Digital twins and Large Language Models (LLMs) arose in two separate disciplines. Digital twins were developed to streamline complex workflows in agile project lifecycle management on top of structured data. LLMs emerged from AI research for translating unstructured data into different formats and contexts, driving the recent enthusiasm for generative AI.
Most discussions about digital twins typically focus on concrete things like buildings, bodies, or physical products. But they can equally be applied to make sense of more abstract things like financial portfolios, customers, or business processes.
Mamdouh Refaat, Chief Data Scientist and Senior VP of Product Management at Altair believes these two approaches can complement each other’s limitations in the banking and financial services industry (BFSI). LLMs can translate unstructured data into structured data sets more suitable for complex modeling and collaboration in digital twins. Meanwhile, digital twins can provide a stronger foundation for LLMs to reduce hallucinations and improve accuracy, he explains:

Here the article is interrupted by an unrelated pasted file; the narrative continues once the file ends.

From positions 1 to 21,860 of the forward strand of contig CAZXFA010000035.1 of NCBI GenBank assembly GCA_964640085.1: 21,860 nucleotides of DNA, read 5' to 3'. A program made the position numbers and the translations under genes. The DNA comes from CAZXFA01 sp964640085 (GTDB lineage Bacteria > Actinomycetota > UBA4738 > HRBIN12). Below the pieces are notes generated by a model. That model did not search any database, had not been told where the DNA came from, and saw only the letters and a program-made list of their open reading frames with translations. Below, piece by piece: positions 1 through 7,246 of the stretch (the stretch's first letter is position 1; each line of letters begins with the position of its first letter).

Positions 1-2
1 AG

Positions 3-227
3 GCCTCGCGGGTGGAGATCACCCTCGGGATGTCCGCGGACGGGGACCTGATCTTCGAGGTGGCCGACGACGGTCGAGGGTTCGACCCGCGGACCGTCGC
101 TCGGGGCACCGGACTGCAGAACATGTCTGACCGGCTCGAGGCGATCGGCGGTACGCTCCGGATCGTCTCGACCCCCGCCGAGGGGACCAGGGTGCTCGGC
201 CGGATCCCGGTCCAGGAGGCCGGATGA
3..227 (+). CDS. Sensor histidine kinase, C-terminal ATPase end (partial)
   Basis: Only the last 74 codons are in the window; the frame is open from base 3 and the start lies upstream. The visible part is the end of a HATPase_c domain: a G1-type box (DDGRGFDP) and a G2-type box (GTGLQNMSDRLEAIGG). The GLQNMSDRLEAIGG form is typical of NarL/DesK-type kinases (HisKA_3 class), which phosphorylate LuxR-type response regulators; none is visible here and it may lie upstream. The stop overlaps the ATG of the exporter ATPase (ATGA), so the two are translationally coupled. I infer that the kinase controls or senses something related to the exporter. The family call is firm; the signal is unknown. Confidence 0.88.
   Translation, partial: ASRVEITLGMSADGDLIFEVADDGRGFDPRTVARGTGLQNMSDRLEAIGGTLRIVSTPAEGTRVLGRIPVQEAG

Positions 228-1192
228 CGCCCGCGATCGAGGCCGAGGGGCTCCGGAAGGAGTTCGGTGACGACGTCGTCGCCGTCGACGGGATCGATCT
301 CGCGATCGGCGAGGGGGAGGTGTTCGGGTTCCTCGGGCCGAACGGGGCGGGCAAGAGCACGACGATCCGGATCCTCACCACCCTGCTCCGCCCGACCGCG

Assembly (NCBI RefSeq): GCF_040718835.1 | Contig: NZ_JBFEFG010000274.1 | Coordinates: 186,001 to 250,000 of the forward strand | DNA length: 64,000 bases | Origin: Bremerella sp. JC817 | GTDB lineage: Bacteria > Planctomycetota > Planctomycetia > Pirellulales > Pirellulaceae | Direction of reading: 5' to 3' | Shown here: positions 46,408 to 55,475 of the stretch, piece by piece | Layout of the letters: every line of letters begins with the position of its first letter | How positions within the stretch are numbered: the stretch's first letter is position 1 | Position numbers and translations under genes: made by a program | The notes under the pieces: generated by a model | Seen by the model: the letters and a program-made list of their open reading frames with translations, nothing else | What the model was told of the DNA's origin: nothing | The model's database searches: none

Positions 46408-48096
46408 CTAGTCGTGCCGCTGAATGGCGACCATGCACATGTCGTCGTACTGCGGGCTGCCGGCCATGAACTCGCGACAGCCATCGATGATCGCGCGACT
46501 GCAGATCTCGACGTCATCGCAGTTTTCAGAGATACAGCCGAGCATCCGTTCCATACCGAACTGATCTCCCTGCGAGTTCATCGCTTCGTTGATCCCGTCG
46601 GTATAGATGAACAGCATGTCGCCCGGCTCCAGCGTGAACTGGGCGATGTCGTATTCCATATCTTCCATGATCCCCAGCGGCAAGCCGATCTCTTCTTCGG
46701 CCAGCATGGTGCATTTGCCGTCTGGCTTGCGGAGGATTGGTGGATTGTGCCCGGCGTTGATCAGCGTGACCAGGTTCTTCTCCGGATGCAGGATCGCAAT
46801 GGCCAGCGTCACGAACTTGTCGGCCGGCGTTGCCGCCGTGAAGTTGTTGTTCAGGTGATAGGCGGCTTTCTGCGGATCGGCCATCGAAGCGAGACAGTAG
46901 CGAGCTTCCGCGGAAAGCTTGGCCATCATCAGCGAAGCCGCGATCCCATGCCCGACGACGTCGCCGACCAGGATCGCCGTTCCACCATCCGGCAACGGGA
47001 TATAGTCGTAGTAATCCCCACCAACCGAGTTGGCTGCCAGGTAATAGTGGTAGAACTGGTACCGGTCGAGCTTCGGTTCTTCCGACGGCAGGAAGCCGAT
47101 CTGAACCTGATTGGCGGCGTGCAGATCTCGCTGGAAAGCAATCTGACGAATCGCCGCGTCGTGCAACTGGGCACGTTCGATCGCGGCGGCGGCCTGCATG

“We anticipate the first wave of the integration of LLMs with digital twins to be through providing a natural language interface to navigate and explore digital twins. The next phase will be using LLMs to generate data related to the content of digital twins that can be used in the modeling and control of digital twins.”